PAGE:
On why Varun deserves a hug
In the hurly-burly of reactions to the hate speeches attributed to BJP leader Varun Gandhi, something has been missing: the return fire. So far, reactionary Muslim leaders have been far more restrained than is usually seen of them. To me, this silence is golden. To me, this is good news that nobody flashed, for only bad news is good news for the media that milk discords.
One does not deem it proper to repeat what Gandhi is alleged to have said.
It is enough to curdle one’s blood and fill any citizen with horror. But we do not miss the wanton fatwas and law defying rewards either, like the one announced on the head of the Danish cartoonist. It may not be too late before an enraged Muslim gunned for Gandhi’s scalp. But Muslims have not reacted in extremes so far. Those who did only demanded action under the law. Have we finally grown up?
Gandhi has disputed the video footage as tampered. It is possible that this could be a convenient explanation from somebody facing so much heat.
On the face of it, the Election Commission, India’s poll regulator, feels there is no reason to give him the benefit of doubt. However, I won’t wait for the lab results.
Regardless of what Gandhi spoke — he has not denied it’s him on that tape, but disowns the voice — I would give Varun Gandhi a big hug. If he really didn’t spew vitriol on Muslims, Gandhi deserves a hug. And if he did, he needs one.
Confronting hate with love — one of Mahatma Gandhi’s enduring talismans — is a very effective tool. A big hug to anybody who spreads hate is more than just a contrived strategy. An international campaign can potentially be built around it and we as Indian Muslims can take the lead. The Free Hugs Campaign, a social campaign that involves hugging strangers in public places, was a rage until it unfortunately ran into privacy issues.
Hate against Muslims is an element of Islamophobia, which, like anti-Semitism, is a racist process. The kind of invective that can be heard on the Pilibhit tapes closely brushes past the two hallmarks of both Islamophobia and anti-Semitism: (a) hate and (b) fear of a religion and its followers. And do not forget, a phobia means an irrational fear.
The voice on the Pilibhit tapes could well have been that of the Dutch politician Geert Wilders, the unapologetic Islamophobe and an exemplar of anti-Muslim hate in Europe. Like Wilders, the voice on the Pilibhit tapes talked about Muslims being “scary”. Like Wilders talking of stopping Muslim migration into Europe, the voice on the Pilibhit tapes talked of pushing Indian Muslims over to Pakistan.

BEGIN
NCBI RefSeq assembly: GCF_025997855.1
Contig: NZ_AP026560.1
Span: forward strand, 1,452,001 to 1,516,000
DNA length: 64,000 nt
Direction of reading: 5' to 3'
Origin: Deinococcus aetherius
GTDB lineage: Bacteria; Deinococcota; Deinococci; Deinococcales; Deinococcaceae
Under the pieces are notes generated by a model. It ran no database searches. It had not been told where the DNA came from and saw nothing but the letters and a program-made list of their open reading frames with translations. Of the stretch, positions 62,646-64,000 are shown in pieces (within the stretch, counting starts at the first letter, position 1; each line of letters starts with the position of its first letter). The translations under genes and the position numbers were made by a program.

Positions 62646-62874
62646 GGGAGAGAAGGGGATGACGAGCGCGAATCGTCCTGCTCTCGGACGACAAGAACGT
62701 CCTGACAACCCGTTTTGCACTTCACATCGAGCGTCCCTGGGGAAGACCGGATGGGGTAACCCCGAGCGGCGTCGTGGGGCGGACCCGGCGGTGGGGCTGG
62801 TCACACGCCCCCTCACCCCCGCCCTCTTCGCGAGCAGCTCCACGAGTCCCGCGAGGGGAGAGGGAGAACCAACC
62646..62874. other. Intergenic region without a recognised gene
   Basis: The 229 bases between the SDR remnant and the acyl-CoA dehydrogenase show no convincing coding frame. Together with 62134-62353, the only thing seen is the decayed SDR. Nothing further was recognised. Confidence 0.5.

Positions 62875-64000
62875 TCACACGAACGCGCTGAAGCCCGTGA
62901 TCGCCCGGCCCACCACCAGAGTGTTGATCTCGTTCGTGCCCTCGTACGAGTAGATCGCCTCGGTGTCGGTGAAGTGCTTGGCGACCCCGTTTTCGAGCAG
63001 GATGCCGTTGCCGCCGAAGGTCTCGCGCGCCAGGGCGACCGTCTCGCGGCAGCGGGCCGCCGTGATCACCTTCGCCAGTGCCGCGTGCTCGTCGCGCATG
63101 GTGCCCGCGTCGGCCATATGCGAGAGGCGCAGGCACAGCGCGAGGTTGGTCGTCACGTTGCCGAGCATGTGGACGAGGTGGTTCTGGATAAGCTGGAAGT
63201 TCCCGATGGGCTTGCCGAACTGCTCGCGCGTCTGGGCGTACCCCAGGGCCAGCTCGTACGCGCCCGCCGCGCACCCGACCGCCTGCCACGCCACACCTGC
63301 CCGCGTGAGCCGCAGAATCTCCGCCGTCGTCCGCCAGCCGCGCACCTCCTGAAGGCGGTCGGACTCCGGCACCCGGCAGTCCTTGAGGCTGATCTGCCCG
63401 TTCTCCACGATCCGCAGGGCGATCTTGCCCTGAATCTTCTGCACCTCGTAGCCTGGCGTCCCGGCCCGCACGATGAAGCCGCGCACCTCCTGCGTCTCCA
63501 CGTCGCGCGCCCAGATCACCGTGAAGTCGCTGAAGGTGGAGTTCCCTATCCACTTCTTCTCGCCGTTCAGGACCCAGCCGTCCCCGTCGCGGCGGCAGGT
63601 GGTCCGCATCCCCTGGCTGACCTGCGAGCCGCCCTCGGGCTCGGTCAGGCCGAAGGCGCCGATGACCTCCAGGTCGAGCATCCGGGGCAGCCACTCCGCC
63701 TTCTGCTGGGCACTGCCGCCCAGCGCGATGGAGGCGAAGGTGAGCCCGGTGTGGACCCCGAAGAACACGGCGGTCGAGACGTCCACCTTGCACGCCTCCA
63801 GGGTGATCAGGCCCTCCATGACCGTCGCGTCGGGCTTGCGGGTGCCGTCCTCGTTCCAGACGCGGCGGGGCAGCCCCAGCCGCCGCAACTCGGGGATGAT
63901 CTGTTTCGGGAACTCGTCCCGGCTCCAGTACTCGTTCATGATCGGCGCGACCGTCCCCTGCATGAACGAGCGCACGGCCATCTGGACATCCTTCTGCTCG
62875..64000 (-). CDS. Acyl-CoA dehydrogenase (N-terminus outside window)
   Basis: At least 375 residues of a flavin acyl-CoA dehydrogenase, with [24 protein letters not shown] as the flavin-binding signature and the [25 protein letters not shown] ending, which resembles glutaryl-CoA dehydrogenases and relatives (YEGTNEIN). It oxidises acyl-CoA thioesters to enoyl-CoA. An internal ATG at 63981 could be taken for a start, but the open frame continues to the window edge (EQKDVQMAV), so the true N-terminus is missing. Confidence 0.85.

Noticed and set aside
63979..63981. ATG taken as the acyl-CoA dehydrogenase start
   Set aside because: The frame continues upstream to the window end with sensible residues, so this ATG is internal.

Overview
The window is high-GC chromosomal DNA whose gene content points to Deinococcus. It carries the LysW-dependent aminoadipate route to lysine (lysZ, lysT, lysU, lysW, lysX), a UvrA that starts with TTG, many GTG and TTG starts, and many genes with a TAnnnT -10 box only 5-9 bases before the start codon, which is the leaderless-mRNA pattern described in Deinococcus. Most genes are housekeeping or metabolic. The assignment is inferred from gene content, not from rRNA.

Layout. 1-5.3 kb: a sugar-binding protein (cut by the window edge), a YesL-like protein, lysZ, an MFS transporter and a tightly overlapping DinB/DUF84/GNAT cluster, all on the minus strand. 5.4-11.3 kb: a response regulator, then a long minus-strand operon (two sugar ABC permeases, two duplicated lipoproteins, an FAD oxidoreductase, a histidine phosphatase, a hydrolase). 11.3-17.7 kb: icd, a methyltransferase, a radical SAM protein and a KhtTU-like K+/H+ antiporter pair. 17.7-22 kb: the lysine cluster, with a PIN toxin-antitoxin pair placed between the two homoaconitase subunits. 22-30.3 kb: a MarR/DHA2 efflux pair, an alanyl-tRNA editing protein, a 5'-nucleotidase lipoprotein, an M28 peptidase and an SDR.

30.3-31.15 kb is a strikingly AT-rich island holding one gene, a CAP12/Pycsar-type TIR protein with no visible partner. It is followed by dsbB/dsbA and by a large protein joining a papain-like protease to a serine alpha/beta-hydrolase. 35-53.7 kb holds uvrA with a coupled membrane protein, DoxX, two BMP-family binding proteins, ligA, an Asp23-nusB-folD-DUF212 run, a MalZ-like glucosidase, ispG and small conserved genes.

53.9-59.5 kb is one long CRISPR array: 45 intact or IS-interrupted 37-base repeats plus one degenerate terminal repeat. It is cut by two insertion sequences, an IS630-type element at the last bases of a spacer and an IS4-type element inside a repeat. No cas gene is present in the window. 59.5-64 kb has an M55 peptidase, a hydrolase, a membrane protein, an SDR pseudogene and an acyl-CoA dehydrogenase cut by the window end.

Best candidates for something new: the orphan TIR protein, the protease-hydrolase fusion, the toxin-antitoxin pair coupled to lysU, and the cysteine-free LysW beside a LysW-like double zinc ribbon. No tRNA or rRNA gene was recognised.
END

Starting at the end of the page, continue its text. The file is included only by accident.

This is an echo of what European Muslims have had to undergo. The European Monitoring Center on Racism and Xenophobia, an EU wing, had come out with a 115-page report titled “Muslims in the European Union — Discrimination and Islamophobia” in 1996. The report, among other things, mentioned a Dutch Muslim woman’s predicament. This woman would often be asked: “When are you going back?” To this, the Dutch Muslim woman would say, “I was born in Rotterdam, so where do I go?”
Yet, there is a difference between people like Wilders and opinions expressed by the voice on the Pilibhit tapes. Wilders suffers from a seemingly morbid fear of a possible takeover of Netherlands by immigrant Muslims. The voice, however, was driven by the aim to polarise votes. To that end, it sought to exploit Islamophobia politically. This was not even Hindutva speaking, because right-wing forces deny Hindutva is radical Hindu fundamentalism. It’s something far above this, greater in stature as a concept and inclusive as an ideology, according to them. So, we were sorry to hear what we did.
There is obvious anxiety about Islam today and Wilders may be under a life threat from radical Muslims in Europe. But many Muslims are already responding to Islamophobia with patience, counsel and gradual exposure to the religion.
In 1997, the Runnymede Trust, which deals with multi-ethnic compatibility, had set up the first Commission on British Muslims and Islamophobia. The commission’s landmark consultative document was released by the then British home secretary Jack Straw. Sixty recommendations were spelt out for government departments, agencies, local and regional statutory bodies, and voluntary non-profits. Muslims were exhorted to increase their stake in society. It was noted that there was considerable improvement in media portrayals of Islam as a result. That is the way forward.
Sometime ago, Pritha Chatterjee, a young mass communications student from Delhi’s Indraprashtha College, had come to me for the spadework on her graduation film on Islamophobia in India. My gut response was this: The only way for Muslims to tackle Islamophobia is to handle it creatively. Hate of Islam, like anti-Semitism, breeds from a view that Muslims are different and inherently violent. So, a fatwa here and a threat there do not help. Rather, this only reinforces the hatred.
Hate speeches are often driven by political power and selfish agenda rather than any broad clash of cultures or beliefs. Here’s my dummies guide to fighting hate creatively:
(a) Invite the offender to your community. People no longer demonise somebody they have met, known or broken bread with
(b) Islamophobes and anti-Semites look upon Muslims and Jews as a monolith, all with a uniform outlook. Tell them that no two Jews and Muslims are alike. People are conditioned according to their social ethos
(c) Highlight to the offender your community’s positive contributions to society though e-mails, online communities on Facebook, blogs and Twitter.
(d) The offender sees the community he targets as one with no common ground, values or culture. Prove this wrong. Bring to light our collective common values
Because of its brevity, this list is naturally not complete. There’s a lot more you can add. But don’t forget the big hug.